Back in 2010, UC Irvine began a learning initiative called iMedEd, which furnished first-year medical students with an iPad that came equipped with everything they would need for their first year of coursework.
The program, which aimed to reinvent how medicine was taught, included the development of a comprehensive, iPad-based curriculum. Three years later, it looks like iMedEd is a wild success.
As of today, Apple has deemed iMedEd an “Apple Distinguished Program,” which UC Irvine announced this morning. In the press release, UC Irvine School of Medicine dean Dr. Ralph V. Clayman said that iMedEd was awarded the title for serving as a “digital-based educational platform that conforms to the 21st century learning styles and needs of students throughout the world.” He also had this to say about the program:
At UC Irvine’s School of Medicine, we see each of our talented students as having a unique style of learning. It’s our challenge and responsibility to provide a broad array of educational opportunities so that every student can master the knowledge essential to becoming an outstanding healthcare provider.
The digital platform has enabled us to effectively respond to this responsibility in a manner heretofore unimaginable. By having all aspects of our medical school curriculum on iPad, learning becomes a 24/7 opportunity no longer tied to the classroom or a desk. We believe our students are learning better than they have in the past.
The iPads that were doled out to students included hundreds of medical applications, note-taking and recording capabilities, along with the ability to view short, topical lectures via podcasts for interactive and self-directed learning. Students also had access to audio and video libraries and patient data along with digital stethoscopes and handheld ultrasound units.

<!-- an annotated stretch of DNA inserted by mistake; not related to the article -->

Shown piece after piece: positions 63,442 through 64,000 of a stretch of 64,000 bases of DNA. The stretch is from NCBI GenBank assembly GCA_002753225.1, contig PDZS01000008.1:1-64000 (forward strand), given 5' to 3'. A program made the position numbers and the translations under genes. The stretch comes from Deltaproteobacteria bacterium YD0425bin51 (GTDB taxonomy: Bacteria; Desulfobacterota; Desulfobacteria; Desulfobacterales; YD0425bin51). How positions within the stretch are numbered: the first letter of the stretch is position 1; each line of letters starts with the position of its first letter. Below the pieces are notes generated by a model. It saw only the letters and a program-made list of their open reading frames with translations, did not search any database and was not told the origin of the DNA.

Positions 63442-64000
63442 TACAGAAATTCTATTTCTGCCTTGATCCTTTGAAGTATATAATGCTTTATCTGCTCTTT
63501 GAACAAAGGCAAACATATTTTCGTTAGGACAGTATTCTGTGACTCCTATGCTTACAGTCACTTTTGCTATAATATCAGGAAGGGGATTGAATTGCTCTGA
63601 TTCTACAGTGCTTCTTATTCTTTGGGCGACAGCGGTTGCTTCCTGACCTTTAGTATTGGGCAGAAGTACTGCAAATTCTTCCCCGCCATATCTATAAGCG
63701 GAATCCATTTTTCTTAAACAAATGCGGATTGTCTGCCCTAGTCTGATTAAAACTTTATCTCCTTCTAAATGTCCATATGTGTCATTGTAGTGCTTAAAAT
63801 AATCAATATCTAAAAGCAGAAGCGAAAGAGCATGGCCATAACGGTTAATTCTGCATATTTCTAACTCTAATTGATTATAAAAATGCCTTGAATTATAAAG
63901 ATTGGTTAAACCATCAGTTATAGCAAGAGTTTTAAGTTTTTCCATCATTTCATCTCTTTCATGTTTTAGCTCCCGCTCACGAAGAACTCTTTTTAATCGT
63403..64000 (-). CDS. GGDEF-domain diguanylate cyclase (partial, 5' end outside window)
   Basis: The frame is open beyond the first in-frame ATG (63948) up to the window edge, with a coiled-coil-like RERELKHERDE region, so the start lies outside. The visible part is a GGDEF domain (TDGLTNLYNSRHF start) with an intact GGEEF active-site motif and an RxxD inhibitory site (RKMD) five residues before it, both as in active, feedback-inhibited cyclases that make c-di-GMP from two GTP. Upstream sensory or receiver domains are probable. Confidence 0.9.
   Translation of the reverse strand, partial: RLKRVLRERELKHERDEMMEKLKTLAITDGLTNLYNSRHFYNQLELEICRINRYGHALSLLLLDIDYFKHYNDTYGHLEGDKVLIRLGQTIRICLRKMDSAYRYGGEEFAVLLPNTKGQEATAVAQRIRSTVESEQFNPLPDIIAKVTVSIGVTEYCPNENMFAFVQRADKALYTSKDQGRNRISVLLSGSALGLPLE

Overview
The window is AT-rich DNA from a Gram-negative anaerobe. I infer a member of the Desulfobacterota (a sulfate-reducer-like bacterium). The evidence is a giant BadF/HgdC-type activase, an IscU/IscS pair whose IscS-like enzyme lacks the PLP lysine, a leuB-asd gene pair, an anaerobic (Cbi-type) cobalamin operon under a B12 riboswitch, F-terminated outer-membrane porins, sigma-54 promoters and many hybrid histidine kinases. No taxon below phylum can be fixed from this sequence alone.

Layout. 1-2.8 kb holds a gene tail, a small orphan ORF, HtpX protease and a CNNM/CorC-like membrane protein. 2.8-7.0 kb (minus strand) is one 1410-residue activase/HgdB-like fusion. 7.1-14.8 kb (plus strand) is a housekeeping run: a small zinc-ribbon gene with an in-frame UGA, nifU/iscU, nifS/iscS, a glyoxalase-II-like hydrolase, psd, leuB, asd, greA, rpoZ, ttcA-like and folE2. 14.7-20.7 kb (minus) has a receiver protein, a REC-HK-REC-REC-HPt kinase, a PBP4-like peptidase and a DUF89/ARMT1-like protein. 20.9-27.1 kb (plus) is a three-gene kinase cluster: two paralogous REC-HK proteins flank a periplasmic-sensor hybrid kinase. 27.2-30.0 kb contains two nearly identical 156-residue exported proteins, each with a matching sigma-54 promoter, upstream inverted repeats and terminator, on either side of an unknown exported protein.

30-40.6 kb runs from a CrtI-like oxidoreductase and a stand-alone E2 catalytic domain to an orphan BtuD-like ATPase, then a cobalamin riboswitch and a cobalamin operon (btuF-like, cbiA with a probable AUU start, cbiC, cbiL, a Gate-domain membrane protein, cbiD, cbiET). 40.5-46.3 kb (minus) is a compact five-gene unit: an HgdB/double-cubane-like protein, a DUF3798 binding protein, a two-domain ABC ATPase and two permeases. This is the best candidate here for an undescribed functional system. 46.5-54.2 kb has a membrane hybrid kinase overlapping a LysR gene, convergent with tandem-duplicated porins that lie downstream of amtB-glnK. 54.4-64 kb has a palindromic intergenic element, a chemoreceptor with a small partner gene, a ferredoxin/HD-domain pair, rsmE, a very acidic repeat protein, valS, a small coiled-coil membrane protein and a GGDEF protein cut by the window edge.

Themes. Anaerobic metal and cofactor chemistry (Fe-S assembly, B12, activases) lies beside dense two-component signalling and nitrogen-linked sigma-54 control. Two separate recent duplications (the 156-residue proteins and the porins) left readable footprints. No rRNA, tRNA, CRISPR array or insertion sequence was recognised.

Students who participated in iMedEd ended up performing much better on their national exams. The students scored an impressive 23 percent higher than students in previous classes, who learned using more traditional methods.
Both students in the iMedEd program and students in previous years had similar GPAs and MCAT scores when entering medical school, indicating that the iPad is the sole reason for the significant performance improvement.
According to UC Irvine, some of the students that are participating in the iMedEd program have joined up to form the iMedEd Innovator’s Group, which is focused on finding new ways for technology to be used in the school’s curriculum in the future.